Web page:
Etymologies: fret, shebang, moron

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New Member
US, German
fret, as in to worry unnecessarily or excessively. According to some sources this word comes from old Germanic "freten (fretan)", as in the Dutch word for (animal) eating, which could conceivably end up meaning "to corrode".

However, it is still a bit of a symantic leap from this to "worrying". Could this sense of the word perhaps have a different origin? Or, if not, how did it come to mean "to worry"? OK, I can imagine that something "eats at you", but this implies that the sense of the word was inverted - i.e. the new meaning would amount to the passive sense of the supposed old meaning. Frankly, I can't think of too many examples of such a linguistic phenomenon - but then again, maybe someone can remind me of a few others.

Any ideas on the next two besides "o.o.o."?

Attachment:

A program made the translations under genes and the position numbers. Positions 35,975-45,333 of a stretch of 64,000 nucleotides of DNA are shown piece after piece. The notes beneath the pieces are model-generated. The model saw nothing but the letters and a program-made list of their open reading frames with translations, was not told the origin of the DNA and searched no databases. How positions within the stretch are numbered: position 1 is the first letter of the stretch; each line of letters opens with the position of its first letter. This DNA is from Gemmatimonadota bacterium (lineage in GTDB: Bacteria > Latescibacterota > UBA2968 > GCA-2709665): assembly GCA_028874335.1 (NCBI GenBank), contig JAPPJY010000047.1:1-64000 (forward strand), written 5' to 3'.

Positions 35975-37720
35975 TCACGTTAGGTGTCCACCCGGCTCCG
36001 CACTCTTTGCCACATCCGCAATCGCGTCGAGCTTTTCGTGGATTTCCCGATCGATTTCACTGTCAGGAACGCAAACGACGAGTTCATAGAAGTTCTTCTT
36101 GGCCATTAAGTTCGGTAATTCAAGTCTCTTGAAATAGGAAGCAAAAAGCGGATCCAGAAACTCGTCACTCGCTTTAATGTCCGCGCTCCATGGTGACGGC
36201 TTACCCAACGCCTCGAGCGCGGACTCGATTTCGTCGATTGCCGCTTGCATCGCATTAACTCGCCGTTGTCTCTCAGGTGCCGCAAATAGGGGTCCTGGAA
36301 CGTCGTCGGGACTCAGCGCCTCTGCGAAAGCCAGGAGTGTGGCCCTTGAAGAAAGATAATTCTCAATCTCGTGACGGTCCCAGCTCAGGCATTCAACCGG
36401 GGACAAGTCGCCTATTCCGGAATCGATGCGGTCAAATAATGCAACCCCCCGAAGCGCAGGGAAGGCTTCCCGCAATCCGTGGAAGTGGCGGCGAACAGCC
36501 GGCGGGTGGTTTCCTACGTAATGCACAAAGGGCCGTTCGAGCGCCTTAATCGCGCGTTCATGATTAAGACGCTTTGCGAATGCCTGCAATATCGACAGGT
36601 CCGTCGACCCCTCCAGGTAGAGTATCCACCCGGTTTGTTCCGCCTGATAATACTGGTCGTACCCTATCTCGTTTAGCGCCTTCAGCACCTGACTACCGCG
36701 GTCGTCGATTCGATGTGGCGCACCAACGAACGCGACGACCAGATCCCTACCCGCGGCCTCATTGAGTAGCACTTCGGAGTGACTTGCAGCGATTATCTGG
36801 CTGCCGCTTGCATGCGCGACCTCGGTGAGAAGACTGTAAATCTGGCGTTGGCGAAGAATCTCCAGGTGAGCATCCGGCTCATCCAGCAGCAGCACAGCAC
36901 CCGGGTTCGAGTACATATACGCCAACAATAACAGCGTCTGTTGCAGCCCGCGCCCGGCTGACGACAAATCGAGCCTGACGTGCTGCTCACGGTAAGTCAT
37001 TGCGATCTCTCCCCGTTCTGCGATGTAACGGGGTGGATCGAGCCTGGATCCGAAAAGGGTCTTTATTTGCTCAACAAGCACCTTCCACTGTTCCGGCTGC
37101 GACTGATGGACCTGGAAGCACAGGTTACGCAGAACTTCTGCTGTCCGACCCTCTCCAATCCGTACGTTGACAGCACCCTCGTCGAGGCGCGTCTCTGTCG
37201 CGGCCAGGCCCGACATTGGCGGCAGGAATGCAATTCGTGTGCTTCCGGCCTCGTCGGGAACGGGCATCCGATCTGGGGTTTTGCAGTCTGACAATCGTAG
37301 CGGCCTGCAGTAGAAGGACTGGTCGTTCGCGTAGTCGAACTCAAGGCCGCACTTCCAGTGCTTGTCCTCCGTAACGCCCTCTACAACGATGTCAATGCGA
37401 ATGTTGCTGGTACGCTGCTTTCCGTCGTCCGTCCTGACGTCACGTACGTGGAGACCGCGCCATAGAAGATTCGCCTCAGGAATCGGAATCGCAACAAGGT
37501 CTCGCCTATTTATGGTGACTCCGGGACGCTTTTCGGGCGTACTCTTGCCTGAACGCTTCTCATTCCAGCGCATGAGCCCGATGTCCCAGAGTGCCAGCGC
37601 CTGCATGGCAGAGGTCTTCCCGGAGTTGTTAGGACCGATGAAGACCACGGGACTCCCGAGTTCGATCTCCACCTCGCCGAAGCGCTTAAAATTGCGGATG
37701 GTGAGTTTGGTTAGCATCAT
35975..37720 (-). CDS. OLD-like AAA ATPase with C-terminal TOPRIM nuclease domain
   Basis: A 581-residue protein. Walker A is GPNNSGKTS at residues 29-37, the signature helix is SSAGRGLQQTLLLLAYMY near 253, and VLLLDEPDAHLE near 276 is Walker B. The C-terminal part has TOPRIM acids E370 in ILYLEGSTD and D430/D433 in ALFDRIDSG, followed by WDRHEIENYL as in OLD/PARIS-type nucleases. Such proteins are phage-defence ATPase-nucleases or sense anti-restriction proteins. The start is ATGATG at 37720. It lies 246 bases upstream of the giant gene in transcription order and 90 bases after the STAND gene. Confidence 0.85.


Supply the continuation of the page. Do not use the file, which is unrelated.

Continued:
shebang, as in "the whole ~"

yack, as in "to talk incessantly -> cf. Antonio's question

ah, and finally "moron"... certainly a key concept and critical adjunct to the American tongue. As I recall according to the old version of it's from Greek "moros".... but I could neither find it in my Greek dictionaries online/offline (tried "μωροσ" and "μoροσ"), nor in my memory (I only recall "βλάκας"). And if it really is from Greek, when and how did it make its way into English?


Scott Freeman
Beijing, China
  • csfreeman

    New Member
    US, German
    Dorian said:
    All these four words are listed in the etymology site that I mentioned in the other thread:
    Thanks, Dorian, that site is great, even if nothing is perfect. I think that the alleged derivation of fret in the meaning of "to worry" from "to eat" seems a bit far-fetched.... and it would seem that even there "to yack" still has "o.o.o." status.

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